• fillets of tilapia or another mild fish like flounder (I used fresh - if you use frozen, fully thaw and then pat the fish dry)
  • chickpea flour
  • salt, pepper to taste
  • various chopped herbs (I used rosemary and thyme) OR spices (garlic, paprika and chili powder are nice together) OR both! Have fun.
  • olive oil or vegetable oil for frying

Mix herbs, salt, pepper and chickpea flour together. Dredge fish in the flour mixture, coating well.

In the pan (I used a nonstick pan, and therefore needed about 2 Tb oil per batch), heat oil. Lay fish in the pan, taking care not to overlap pieces. Fry fish until browning, then flip. Fish should take about 5 minutes on the first side, and about 4 minutes on the second, but this time is highly dependant on the size of your flame.

Eat!
Chicken version:
this is essentially the same recipe, except that you slice boneless chicken breasts into strips or nuggets, and will need more oil and a higher sided pan (the oil foams a bit). The cooking time will take a bit longer as well, as the chicken is usually thicker than the fish.

Dredge the chicken in the flour/spice/herb? mixture, and heat oil in a wok or other high-sided pan. Slide floured chicken into hot oil. Be careful! Allow to brown on each side, then remove and let drain on a paper towel-covered plate.

Suggested accompaniment: we had plain rice, a dish of green beans and a bright, lovely salad, for which I tried soaking thinly sliced lemons in water and kosher salt. (Note: as suggested by the Boston Globe.) Ten minutes of soaking later, the lemon slices were mild and edible. Tossed with redleaf lettuce, watercress, radicchio, red onion and olive oil, they made a wonderful, colorful salad.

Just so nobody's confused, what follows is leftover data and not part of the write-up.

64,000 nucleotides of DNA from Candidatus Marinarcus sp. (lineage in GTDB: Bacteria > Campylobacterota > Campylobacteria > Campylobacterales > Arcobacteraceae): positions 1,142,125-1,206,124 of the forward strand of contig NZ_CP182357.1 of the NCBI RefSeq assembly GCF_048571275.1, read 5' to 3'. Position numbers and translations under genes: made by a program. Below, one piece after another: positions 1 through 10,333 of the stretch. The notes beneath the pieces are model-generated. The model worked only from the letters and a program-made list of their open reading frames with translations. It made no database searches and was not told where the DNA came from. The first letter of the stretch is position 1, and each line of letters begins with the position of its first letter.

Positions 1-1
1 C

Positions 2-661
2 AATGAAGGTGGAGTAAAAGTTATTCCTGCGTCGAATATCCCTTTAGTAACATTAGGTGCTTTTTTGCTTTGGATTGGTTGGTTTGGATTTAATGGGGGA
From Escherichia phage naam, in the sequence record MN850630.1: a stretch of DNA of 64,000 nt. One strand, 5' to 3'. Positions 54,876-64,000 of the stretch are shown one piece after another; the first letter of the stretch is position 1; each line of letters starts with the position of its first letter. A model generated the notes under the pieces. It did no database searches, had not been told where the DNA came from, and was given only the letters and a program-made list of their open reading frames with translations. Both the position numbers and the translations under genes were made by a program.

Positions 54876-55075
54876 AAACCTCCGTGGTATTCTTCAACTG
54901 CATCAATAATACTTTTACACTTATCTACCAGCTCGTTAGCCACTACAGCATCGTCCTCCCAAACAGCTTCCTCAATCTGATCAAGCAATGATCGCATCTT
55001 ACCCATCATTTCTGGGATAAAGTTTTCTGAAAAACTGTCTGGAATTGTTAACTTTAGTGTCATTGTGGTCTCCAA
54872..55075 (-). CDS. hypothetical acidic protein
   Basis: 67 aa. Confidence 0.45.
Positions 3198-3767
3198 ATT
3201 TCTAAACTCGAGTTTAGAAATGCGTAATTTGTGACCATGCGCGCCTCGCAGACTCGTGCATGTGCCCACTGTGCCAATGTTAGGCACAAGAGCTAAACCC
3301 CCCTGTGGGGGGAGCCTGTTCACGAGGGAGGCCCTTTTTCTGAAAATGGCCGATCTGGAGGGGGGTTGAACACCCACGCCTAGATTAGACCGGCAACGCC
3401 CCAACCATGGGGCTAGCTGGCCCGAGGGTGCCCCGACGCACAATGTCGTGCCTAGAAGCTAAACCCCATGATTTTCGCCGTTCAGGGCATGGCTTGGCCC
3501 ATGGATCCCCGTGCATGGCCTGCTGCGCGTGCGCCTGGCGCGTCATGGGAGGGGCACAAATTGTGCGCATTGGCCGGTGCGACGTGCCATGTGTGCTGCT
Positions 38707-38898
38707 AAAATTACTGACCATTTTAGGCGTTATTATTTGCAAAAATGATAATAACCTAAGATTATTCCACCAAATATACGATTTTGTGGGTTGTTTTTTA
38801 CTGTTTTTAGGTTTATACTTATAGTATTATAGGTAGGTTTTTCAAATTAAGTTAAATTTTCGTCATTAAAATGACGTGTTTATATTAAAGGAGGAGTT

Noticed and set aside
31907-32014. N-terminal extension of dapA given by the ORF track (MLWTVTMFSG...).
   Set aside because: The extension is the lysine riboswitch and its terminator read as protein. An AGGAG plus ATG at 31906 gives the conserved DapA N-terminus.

Got leftover spiced flour? Try adding baking powder, some flaxmeal and rice/soy milk. Stir together into a rather thick batter and drop a quarter cupfuls (or less) into the frying oil to make pancakes. I sprinkled ground cumin and ground coriander into my pancakes, and called them felafel. Hmmm. Add some fresh parsley and it could almost be so!

9 comments:

Anonymous said...

for the chicken you can bang on it with a kitchen mallet (i use the back of a big knife, or the handles of the chicken shearers. this makes the shnitzel frying go VERY quickly, beware of dry chicken.
kol tuv
h.s.ema

KosherAcademic said...

Now you have my interest piqued about the dust mites. How did you figure this one out (no, I haven't gone through your past entries yet to find it). I wonder if our son has some sort of sensitivies. Then again, he has sleeping problems no matter where we stay.